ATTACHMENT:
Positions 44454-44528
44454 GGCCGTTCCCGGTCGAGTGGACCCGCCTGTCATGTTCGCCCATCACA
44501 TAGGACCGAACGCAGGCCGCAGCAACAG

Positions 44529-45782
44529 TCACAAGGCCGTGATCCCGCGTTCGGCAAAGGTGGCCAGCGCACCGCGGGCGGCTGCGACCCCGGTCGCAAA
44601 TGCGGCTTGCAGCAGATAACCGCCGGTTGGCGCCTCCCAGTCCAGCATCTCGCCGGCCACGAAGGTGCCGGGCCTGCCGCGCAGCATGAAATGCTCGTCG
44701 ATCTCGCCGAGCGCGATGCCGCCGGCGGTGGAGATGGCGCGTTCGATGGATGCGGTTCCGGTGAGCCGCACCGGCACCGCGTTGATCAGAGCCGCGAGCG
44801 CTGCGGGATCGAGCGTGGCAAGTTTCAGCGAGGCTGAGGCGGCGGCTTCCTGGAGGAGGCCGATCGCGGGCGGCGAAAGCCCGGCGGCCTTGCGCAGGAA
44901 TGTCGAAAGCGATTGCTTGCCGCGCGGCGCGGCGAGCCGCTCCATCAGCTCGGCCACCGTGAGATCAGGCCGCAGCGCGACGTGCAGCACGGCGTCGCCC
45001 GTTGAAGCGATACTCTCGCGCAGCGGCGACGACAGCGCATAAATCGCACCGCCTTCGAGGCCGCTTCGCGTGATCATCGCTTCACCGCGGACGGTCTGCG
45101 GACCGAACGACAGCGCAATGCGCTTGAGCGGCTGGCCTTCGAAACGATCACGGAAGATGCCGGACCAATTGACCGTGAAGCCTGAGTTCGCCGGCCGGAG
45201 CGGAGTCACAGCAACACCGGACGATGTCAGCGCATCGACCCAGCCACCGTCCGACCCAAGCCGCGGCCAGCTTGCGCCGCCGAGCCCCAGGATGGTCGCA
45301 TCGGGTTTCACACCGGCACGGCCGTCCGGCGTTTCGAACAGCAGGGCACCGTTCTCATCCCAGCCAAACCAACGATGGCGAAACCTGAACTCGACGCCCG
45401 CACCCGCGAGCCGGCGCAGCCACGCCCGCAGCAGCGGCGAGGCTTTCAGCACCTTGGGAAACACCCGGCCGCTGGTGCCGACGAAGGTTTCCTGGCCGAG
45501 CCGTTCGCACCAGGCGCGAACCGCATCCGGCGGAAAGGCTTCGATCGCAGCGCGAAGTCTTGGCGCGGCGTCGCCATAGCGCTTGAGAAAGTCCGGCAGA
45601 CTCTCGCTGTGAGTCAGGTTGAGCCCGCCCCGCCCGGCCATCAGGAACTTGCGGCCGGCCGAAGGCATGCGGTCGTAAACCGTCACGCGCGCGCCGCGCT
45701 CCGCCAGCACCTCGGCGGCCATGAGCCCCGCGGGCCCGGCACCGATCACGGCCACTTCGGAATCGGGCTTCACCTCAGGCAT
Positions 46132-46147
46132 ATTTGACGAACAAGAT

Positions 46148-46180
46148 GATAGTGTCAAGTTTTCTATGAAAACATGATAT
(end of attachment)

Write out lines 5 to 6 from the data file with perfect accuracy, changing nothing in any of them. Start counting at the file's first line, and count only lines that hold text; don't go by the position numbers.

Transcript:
44529 TCACAAGGCCGTGATCCCGCGTTCGGCAAAGGTGGCCAGCGCACCGCGGGCGGCTGCGACCCCGGTCGCAAA
44601 TGCGGCTTGCAGCAGATAACCGCCGGTTGGCGCCTCCCAGTCCAGCATCTCGCCGGCCACGAAGGTGCCGGGCCTGCCGCGCAGCATGAAATGCTCGTCG